When procuring the white oak for our home, we opted to work with Hull Forest Products, a Connecticut-based supplier with a mission that encompasses sustainability and outstanding forest stewardship sourcing all of their wood products from local woodlands that they both own and manage. In addition to the source for this wood being less than 200 miles away from Cold Brook Farm, the company adheres to strict forest management standards and supports forest conservation initiatives that ensure the sustainability of this renewable natural resource. The quality of the product they offer was worth spending a bit more for, and the ethos of Hull Forest Products aligned perfectly with our vision for Cold Brook Farm.
Soapstone from the Churchill Quarry in the Blue Ridge Mountains of Virginia
Alberene Soapstone from the last active soapstone quarry in the United States
For the kitchen countertops, we chose soapstone, a natural metamorphic rock formed when minerals are altered from heat, pressure, and chemicals over time. Historically commercially quarried in Virginia and Vermont, soapstone is found in small deposits throughout the United States. Unfortunately, the vast majority of the soapstone used in residential construction is quarried in Brazil and then transported to the United States—a logistical process that challenged our commitment to minimizing the carbon footprint of Cold Brook Farm. Additionally, the quarry in Chester, Vermont, ceased production of soapstone in the last decade leaving only one active soapstone producing area in the country. We chose Alberene Soapstone, which is still quarried in the Blue Ridge Mountains of Schuyler, Virginia, and distributed locally by M. Teixeira Soapstone. Polycor, the company that owns the quarry, also avoids using explosives or blasting techniques to mine the soapstone.
Mining soapstone is much less energy-intensive and impactful to the earth than alternatives like granite. Soapstone, in its natural state, is non-porous and will not stain or etch. We would never need to bring any harsh chemical sealants into our home to keep our counters protected—as is the case with virtually every other natural or manmade stone. Due to its density, it retains heat exceptionally well, does not harbor bacteria, and is also food-safe—ideal for kitchen counters.
Bart reviewed various alternative siding materials, but they didn’t make the cut and, in the end, sustainably-harvested Cedar was the siding of choice.
Eco-friendly Tstud™ for an efficient, thermal building envelope
The WESKetch Architecture + Construction team proposed a new, innovative building product, the Tstud™. This engineered framing material would allow the walls at Cold Brook Farm to be built in a manner that dramatically reduces heat or cold conduction from the exterior walls to the interior walls of the house. By using an internal truss system 1 between two pieces of solid lumber, Tstud™ allows a wall assembly to be built with the same dimensions as conventional 2×6 studs while delivering both improved strength and significantly increased R-value—a measure of conductive energy flow—for any given amount of insulation.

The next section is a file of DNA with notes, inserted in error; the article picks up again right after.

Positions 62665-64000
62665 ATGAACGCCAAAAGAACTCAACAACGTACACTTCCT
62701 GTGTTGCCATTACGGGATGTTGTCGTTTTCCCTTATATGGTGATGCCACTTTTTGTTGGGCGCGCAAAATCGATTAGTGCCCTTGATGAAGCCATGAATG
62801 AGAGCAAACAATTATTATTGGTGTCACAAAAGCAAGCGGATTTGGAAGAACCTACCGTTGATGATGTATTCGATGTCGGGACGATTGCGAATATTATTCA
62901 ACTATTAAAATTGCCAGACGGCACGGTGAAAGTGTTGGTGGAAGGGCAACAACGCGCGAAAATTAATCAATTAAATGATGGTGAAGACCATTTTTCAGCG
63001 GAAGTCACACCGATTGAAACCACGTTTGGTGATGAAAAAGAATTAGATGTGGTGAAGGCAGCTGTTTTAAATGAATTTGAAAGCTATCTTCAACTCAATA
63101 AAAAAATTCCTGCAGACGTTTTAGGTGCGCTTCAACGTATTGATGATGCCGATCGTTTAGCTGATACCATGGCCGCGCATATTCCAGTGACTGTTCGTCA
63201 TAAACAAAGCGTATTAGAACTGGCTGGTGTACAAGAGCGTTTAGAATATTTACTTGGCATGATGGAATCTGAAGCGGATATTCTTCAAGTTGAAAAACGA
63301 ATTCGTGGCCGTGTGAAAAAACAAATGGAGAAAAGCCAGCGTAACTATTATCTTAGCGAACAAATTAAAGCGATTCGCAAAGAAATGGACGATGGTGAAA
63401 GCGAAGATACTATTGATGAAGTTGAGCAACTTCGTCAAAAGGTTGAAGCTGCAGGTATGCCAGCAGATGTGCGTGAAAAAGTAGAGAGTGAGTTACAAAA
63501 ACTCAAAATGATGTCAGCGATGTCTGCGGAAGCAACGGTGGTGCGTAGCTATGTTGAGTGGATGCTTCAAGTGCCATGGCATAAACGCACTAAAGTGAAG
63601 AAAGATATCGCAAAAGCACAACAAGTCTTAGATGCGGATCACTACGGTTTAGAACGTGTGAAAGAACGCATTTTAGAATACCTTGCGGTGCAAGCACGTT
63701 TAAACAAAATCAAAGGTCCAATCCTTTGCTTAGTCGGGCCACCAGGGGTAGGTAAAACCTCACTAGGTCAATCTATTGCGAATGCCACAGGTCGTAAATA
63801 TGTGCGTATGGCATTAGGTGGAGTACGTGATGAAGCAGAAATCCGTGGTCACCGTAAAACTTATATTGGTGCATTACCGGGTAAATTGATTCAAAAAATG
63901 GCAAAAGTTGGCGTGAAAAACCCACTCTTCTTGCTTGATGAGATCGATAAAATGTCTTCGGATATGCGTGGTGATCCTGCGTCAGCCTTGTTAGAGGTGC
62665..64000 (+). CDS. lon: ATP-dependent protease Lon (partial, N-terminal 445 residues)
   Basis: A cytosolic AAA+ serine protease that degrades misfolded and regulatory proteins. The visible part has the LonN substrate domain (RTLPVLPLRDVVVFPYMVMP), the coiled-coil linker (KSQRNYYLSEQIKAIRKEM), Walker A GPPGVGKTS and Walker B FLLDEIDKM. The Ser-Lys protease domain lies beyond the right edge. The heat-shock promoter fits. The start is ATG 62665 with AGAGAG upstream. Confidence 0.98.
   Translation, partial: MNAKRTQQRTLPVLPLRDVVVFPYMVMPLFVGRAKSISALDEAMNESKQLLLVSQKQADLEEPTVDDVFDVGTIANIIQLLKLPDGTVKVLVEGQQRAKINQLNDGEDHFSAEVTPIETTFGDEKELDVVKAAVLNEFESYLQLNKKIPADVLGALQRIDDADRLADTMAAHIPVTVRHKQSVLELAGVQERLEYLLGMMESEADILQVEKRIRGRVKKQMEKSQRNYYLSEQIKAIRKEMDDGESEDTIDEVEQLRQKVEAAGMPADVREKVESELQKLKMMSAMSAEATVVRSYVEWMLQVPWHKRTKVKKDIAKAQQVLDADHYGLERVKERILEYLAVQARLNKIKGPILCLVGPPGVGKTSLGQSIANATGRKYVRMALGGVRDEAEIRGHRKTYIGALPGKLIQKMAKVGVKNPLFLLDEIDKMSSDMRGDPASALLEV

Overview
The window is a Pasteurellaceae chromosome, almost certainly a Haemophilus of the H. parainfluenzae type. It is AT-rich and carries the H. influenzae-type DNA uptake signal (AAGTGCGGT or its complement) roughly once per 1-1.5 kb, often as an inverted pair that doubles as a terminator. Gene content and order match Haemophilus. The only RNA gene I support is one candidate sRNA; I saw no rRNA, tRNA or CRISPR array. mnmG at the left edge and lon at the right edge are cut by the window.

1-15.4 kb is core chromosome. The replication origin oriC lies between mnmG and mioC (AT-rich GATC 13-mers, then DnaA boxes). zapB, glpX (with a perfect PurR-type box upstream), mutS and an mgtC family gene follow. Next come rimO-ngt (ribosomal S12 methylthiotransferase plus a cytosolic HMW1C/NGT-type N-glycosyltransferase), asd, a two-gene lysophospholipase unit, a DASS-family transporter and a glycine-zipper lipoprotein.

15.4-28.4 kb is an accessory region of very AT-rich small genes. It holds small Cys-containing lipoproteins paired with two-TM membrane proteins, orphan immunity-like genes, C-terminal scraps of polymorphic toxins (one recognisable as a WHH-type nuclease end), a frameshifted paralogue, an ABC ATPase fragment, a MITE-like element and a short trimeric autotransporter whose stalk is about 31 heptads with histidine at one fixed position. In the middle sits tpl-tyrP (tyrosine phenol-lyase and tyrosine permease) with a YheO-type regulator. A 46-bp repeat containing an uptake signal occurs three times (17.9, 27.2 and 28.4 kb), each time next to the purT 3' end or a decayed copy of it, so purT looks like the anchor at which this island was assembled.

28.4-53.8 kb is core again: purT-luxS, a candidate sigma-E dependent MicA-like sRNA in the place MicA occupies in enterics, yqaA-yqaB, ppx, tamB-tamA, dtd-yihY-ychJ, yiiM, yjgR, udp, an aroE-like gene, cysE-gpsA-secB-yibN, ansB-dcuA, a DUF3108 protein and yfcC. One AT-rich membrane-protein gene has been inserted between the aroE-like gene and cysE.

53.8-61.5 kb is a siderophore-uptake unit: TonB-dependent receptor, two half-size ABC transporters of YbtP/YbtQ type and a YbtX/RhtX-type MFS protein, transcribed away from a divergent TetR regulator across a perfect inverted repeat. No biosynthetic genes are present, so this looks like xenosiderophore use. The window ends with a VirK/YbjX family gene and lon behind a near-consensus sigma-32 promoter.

For the construction of the exterior walls, we agreed with the project team that Tstud™ would help deliver a high-performing, energy-efficient, thermal envelope for Cold Brook Farm. As it turns out, Cold Brook Farm received the very first shipment of Tstud™ manufactured in their new, US production facility. Previously, Tstud™ was only manufactured in Canada. The Tstud™ insulated wall stud is an excellent example of a product that ticked all the boxes—sustainable, built to last, geographically proximate, and locally sourced.
As Cold Brook Farm evolves from a series of sketches into a new home in the hills of Hunterdon County, it creates its own legacy within the vibrant community that surrounds it. A commitment to source locally supports this community, the businesses that help define it, and the natural ecosystem of the region. On the surface, a source local philosophy may cost a bit more, but the additional “cost” ultimately underpins the prosperity of the community in which we live, so it can continue to grow and thrive.
- With conventional stud construction, heat can actually move or be conducted directly through the studs themselves creating what is called a “thermal bridge.” High-performance buildings try to completely eliminate these energy-sapping bridges wherever possible. With Tstud™, an air space is created between the interior and exterior of the stud by creating an internal truss structure that can be insulated virtually eliminating thermal bridges and improving the overall ability to separate the indoor temperatures from whatever may be going on outside—hot or cold.